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A lot of noise about noise: Village talks landscaping/construction ordinance

PHOTO: GETTY IMAGES/iSTOCK

PHOTO: GETTY IMAGES/iSTOCK

A public hearing on a proposed ordinance restricting construction, landscaping and related noise on the weekends in the Village of Dering Harbor was cut short by Mayor Tim Hogue on Saturday, August 15 when a lawyer demanded to be heard on a different topic, not related to the local law.

Mr. Hogue closed the hearing, — leaving some of the more than two dozen people attending disgruntled — but before he did, and later during the regular trustees’ meeting, several points were made about the proposed law.

The mayor referred to previous residents’ complaints regarding noise, particularly caused by landscaping equipment, on weekends. The law would prohibit that and construction work from 5 p.m. on Saturday to 8 a.m. on Monday. Two residents suggested that hours of operation on Saturday also be reduced or eliminated entirely.

Another resident questioned how serious the complaints were and several objected to the definition of “persons” liable for the penalties.

Mr. Hogue said he was anxious to get a law on the books immediately but it could be “tweaked” at the September meeting. To pass a law and then tweak it, isn’t good governance, an audience member said.

The Town of Shelter Island has noise restrictions in its code, but only for excessive decibel levels. There’s nothing in the code banning construction and landscaping and the noise they produce on particular days or times.

Councilman Peter Reich noted that properties in Shorewood ban outside construction during the summer months as a covenant, but the town doesn’t enforce covenants. The Town Board has, Mar. Reich added, put restrictions for times of day and weekends on special exception permits for several large construction projects it has approved.

Many municipalities across the country have certain restricted days and hours for landscaping and construction.

During the public hearing in Dering Harbor, Linda Margolin, a partner in Braden Margolin Besunder of Islandia, spoke up, saying that the law would not stand up in court if challenged because it contained no objective definition of “unreasonably loud noise.”

But she then approached the Board of Trustees’ table with plans and correspondence related to two properties on Shore Road, owned by Brad Goldfarb/Alfredo Paredes and Martha Baker and the on-going question of village boundaries on those two properties.

Mr. Hogue ruled the subject out of order for the public hearing and when Ms. Margolin refused to take her seat and insisted on continuing, he declared, with the support of the trustees, that he was closing the hearing due to the “disruptive nature” of the proceedings.

In the board discussion that followed, it was agreed not to pass the law as written but to adopt a resolution prohibiting “unusually loud and disturbing noise,” caused by construction and landscaping on Sundays — without including any language about penalties. The wording of the law and penalties will be refined for presentation at the September meeting. In the meantime, residents and contractors will be informed about the resolution.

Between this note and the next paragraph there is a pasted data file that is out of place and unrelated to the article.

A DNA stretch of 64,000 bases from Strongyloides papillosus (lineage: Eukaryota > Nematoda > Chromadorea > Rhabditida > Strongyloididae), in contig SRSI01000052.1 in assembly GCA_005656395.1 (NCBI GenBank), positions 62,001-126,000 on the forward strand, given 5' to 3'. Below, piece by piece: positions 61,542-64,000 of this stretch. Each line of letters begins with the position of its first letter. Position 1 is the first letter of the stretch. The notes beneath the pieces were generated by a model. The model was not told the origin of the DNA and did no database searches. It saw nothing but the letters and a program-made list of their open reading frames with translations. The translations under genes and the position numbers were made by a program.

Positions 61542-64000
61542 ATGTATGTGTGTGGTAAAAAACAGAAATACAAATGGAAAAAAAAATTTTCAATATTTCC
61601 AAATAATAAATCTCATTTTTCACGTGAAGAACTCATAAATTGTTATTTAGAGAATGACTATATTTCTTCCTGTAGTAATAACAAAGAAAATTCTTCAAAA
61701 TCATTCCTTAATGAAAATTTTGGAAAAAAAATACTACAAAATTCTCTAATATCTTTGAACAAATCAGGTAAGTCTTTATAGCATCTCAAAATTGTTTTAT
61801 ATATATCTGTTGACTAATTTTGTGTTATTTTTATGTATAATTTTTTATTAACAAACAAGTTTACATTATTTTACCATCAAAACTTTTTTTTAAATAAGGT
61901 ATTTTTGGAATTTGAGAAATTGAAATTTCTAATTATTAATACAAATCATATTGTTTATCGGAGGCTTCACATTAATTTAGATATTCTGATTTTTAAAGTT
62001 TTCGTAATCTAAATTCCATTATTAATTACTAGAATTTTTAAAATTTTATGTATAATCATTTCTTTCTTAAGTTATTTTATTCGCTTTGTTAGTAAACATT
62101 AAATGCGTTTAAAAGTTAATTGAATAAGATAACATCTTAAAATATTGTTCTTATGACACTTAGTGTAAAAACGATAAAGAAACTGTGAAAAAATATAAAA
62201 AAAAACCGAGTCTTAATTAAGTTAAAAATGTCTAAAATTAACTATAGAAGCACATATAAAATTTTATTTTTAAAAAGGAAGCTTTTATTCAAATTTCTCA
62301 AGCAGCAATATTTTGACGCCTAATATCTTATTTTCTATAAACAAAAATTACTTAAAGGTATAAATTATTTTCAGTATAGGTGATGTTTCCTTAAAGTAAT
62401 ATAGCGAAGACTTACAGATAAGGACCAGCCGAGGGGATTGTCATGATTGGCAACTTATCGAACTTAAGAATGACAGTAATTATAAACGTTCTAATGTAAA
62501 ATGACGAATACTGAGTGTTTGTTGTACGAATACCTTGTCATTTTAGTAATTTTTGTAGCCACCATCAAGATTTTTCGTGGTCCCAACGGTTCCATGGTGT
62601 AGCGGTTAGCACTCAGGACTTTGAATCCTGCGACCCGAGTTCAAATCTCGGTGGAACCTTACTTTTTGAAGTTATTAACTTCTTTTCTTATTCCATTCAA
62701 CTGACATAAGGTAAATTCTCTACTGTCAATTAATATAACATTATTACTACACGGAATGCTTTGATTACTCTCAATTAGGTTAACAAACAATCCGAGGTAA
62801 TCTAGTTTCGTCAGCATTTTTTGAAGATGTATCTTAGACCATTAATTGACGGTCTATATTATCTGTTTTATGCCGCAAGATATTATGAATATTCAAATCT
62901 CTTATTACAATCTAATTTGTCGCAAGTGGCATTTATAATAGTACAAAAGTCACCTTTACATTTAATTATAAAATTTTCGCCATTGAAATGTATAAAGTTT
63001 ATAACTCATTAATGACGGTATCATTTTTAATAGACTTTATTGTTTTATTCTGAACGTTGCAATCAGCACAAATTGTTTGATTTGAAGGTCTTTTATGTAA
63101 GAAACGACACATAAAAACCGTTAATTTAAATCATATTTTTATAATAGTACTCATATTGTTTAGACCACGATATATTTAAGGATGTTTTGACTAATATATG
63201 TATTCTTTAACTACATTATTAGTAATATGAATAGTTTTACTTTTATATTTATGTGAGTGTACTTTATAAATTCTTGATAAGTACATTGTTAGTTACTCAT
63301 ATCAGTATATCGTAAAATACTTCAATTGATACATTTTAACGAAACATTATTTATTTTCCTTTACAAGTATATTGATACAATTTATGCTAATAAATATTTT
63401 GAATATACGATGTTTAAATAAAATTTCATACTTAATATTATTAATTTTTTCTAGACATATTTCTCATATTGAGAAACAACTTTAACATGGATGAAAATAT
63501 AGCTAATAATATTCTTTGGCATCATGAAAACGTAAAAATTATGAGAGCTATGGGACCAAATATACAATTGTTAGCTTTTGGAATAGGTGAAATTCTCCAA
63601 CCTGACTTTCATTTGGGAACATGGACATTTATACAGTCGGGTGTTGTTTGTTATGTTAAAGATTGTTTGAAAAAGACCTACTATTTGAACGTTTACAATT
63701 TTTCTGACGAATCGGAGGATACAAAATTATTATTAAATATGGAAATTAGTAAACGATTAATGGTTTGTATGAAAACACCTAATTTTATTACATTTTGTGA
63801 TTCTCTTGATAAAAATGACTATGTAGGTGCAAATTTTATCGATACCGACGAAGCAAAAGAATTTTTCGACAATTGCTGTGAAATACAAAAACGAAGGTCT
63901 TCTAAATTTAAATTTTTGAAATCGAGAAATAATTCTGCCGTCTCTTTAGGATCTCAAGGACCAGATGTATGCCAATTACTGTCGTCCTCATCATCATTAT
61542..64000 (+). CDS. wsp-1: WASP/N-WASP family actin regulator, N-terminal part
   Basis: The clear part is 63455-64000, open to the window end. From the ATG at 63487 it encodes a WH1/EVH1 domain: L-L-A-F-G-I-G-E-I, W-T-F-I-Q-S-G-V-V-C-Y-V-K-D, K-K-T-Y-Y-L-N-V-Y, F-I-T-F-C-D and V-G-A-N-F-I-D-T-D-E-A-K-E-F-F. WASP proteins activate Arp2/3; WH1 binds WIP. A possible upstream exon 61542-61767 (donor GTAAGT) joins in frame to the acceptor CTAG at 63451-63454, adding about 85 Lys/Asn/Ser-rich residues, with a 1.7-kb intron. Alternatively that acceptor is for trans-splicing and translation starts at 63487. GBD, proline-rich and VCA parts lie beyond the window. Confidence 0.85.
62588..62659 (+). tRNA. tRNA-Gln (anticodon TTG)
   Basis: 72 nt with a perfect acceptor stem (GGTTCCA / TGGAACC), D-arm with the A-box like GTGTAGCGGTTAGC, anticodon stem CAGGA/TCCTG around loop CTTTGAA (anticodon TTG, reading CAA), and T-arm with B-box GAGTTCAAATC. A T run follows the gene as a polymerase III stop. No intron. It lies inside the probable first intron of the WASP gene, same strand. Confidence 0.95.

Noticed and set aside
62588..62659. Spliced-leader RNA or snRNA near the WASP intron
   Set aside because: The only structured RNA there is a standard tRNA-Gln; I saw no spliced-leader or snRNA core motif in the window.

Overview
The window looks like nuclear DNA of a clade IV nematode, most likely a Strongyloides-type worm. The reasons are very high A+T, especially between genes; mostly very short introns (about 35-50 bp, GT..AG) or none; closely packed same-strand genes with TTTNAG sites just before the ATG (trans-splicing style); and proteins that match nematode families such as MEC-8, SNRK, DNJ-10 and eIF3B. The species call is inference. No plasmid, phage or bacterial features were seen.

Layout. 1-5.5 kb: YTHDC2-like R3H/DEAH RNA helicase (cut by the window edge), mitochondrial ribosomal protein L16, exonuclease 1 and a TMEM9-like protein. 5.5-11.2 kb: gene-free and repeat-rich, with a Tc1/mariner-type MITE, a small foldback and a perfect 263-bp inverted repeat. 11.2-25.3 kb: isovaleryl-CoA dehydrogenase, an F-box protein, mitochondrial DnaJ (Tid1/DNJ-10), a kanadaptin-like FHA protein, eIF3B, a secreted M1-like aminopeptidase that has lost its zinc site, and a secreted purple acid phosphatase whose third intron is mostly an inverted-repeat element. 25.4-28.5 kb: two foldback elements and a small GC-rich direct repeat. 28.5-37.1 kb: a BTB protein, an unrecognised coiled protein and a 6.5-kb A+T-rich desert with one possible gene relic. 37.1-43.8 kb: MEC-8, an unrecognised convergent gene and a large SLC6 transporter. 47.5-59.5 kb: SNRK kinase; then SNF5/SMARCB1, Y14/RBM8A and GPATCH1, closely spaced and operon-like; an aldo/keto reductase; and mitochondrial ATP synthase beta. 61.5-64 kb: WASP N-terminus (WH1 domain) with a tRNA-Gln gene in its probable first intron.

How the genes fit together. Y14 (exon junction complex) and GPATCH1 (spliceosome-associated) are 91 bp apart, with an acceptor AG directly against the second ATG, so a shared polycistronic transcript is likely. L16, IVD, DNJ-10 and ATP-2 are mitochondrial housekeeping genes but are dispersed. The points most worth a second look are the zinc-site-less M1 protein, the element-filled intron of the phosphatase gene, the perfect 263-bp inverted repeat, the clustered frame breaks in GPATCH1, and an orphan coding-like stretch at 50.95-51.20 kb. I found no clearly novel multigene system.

HEDGES
The question about hedges was another contentious issue on the board’s agenda. One aspect — the question of whether a hedge that Brad Goldfarb and Alfredo Paredes want to build on the perimeter of their Shore Road home is on village or their property — has been under discussion for many months.

Mr. Goldfarb spoke to this issue, saying it was also a concern about safety for their young daughter. The village had offered them an evergreen easement, he said, leaving the property to the owners in perpetuity, which would only make sense if in fact the village owned the property, he said — a fact that the couple has been challenging.

At that point, their attorney, Ms. Margolin, asked to speak to the topic. She said that documents in 1932 and 1943 and a title search conclusively showed that the village did not own the property. She suggested that the village’s institutional knowledge had gotten lost in the intervening 80 years. She left the board copies of her research and an amended village map filed in 1943.

Mr. Hogue said that the trustees had looked at all available records since 1916 and had provided the residents and their attorney with as much information as possible. We have looked at this all before, he said, but “we will look at this again.”

Ms. Margolin said that they could bring a lawsuit against the village but would hope that the village would consult its own records and issue quit claim deeds to her two clients, Goldfarb/Paredes and Ms. Baker.

Although Ms. Baker was in the audience, she did not take part in the discussion.

Hedges on the waterside of Shore Road were also on the agenda. Mr. Hogue said some residents had voluntarily agreed to reduce the height of their hedges to 4 feet. He said he would send a letter to all the Shore Road residents about the issue and also about installing more speed bumps, which have already been delivered, in response to the safety concerns raised at July’s meeting.

Mr. Hogue noted that the meeting had run 45 minutes into an Architectural Review Board meeting, scheduled to discuss the Dering Woods Lane LLC building application, and adjourned the board until its next regularly scheduled meeting on September 19.

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